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ABSTRACT: Post-marketing observational safety studies seek to identify potential rare events that may be associated with a licensed product but could not be detected in clinical studies. In vaccine post-marketing safety studies, it is often useful to compare incidence rate in a risk period immediately following vaccination vs. a longer self-comparison period for many (usually several hundreds or even thousands) medical events. It is recognized that when the risk and comparison event rates are the same, some of the tests for a difference between the two periods will reach significance by chance alone, and in this case one would expect the differences reaching significance to be equally likely to be favorable or unfavorable. However, when the risk and comparison periods differ in length and events are rare, all or most of the significant findings could favor the group with longer follow-up even after accounting for the differential length of follow-up. An investigation of this phenomenon confirms that unequal comparison periods can affect the direction of chance findings and shows that the magnitude depends on the expected number of events in the risk period.Statistics in Biopharmaceutical Research 01/2012; 4(1). DOI:10.1080/19466315.2011.633865 · 0.70 Impact Factor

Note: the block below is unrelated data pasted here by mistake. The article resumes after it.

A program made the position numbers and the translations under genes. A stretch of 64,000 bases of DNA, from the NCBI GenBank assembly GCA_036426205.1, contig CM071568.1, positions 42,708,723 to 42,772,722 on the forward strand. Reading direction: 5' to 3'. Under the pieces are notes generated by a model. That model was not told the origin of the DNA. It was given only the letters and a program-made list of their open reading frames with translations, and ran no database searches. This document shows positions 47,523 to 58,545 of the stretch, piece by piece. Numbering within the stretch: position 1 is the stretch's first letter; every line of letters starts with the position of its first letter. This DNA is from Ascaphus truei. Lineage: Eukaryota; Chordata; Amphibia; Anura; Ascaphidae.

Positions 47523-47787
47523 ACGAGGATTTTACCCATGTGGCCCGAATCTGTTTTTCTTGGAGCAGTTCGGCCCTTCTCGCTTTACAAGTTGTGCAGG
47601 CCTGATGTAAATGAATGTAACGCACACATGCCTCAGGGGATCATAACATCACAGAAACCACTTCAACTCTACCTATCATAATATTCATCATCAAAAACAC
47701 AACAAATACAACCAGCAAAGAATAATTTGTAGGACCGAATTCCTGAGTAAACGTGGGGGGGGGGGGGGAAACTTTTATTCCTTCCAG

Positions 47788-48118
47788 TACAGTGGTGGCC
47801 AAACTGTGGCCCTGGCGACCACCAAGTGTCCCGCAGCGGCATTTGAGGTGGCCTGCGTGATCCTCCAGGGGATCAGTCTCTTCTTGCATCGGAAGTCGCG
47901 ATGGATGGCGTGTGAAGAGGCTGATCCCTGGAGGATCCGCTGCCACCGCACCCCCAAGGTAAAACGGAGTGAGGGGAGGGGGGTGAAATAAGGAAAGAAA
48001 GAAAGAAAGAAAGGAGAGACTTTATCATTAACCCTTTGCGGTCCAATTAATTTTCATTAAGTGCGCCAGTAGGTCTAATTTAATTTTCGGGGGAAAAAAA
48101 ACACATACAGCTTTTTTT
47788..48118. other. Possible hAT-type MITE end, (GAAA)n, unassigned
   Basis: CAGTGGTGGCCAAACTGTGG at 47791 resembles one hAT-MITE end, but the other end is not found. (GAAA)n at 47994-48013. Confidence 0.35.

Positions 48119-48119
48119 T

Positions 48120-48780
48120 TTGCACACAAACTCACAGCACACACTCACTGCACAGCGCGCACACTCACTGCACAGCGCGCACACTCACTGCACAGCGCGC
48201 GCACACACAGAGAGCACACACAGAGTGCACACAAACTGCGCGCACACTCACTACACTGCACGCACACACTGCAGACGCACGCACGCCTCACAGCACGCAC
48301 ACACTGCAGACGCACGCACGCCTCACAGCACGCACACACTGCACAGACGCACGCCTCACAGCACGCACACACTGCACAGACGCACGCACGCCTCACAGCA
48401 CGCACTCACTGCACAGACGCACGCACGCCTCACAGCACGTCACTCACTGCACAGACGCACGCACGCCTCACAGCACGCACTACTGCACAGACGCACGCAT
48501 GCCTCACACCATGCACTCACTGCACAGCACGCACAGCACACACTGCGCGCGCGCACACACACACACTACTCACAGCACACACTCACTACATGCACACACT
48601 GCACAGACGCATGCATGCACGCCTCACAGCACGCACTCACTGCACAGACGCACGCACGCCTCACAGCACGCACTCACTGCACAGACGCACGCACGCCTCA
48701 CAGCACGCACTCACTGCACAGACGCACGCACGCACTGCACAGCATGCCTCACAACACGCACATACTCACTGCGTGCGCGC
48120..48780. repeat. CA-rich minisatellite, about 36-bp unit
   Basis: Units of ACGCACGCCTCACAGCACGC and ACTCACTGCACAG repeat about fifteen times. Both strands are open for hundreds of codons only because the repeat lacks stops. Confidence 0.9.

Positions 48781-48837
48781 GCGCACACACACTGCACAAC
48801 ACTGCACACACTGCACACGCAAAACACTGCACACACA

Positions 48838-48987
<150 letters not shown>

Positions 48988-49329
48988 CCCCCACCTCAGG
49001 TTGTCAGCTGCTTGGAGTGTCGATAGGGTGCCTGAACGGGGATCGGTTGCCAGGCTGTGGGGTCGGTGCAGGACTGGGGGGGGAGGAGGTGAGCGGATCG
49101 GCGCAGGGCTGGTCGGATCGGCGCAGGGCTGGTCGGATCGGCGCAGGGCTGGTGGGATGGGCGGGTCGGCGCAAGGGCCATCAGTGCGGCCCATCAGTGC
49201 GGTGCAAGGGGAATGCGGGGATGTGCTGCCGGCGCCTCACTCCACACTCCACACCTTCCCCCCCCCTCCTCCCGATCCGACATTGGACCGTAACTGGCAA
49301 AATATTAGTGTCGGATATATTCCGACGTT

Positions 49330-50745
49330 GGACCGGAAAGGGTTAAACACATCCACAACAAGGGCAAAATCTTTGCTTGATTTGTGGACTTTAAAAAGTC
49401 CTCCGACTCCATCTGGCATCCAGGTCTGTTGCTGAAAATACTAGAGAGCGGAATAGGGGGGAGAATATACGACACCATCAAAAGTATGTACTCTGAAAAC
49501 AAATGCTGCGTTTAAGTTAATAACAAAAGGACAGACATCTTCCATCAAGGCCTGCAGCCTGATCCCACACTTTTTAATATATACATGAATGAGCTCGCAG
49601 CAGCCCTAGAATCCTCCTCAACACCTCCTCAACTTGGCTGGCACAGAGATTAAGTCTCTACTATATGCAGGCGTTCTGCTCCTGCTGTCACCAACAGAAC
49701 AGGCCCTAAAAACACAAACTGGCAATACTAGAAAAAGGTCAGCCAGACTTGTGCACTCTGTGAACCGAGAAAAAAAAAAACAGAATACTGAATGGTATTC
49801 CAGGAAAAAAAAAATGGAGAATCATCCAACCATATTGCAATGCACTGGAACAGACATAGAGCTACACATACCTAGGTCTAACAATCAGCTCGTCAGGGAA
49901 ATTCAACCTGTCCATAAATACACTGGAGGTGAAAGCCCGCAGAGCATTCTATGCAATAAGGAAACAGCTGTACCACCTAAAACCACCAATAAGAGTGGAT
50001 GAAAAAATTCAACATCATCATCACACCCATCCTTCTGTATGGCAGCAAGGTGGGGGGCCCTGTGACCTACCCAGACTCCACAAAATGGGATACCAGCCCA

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ABSTRACT: The Decade of Vaccines Collaboration and development of the Global Vaccine Action Plan provides a catalyst and unique opportunity for regulators worldwide to develop and propose a global regulatory science agenda for vaccines. Regulatory oversight is critical to allow access to vaccines that are safe, effective, and of assured quality. Methods used by regulators need to constantly evolve so that scientific and technological advances are applied to address challenges such as new products and technologies, and also to provide an increased understanding of benefits and risks of existing products. Regulatory science builds on high-quality basic research, and encompasses at least two broad categories. First, there is laboratory-based regulatory science. Illustrative examples include development of correlates of immunity; or correlates of safety; or of improved product characterization and potency assays. Included in such science would be tools to standardize assays used for regulatory purposes. Second, there is science to develop regulatory processes. Illustrative examples include adaptive clinical trial designs; or tools to analyze the benefit-risk decision-making process of regulators; or novel pharmacovigilance methodologies. Included in such science would be initiatives to standardize regulatory processes (e.g., definitions of terms for adverse events [AEs] following immunization). The aim of a global regulatory science agenda is to transform current national efforts, mainly by well-resourced regulatory agencies, into a coordinated action plan to support global immunization goals. This article provides examples of how regulatory science has, in the past, contributed to improved access to vaccines, and identifies gaps that could be addressed through a global regulatory science agenda. The article also identifies challenges to implementing a regulatory science agenda and proposes strategies and actions to fill these gaps. A global regulatory science agenda will enable regulators, academics, and other stakeholders to converge around transformative actions for innovation in the regulatory process to support global immunization goals.Vaccine 04/2013; 31:B163–B175. DOI:10.1016/j.vaccine.2012.10.117 · 3.49 Impact Factor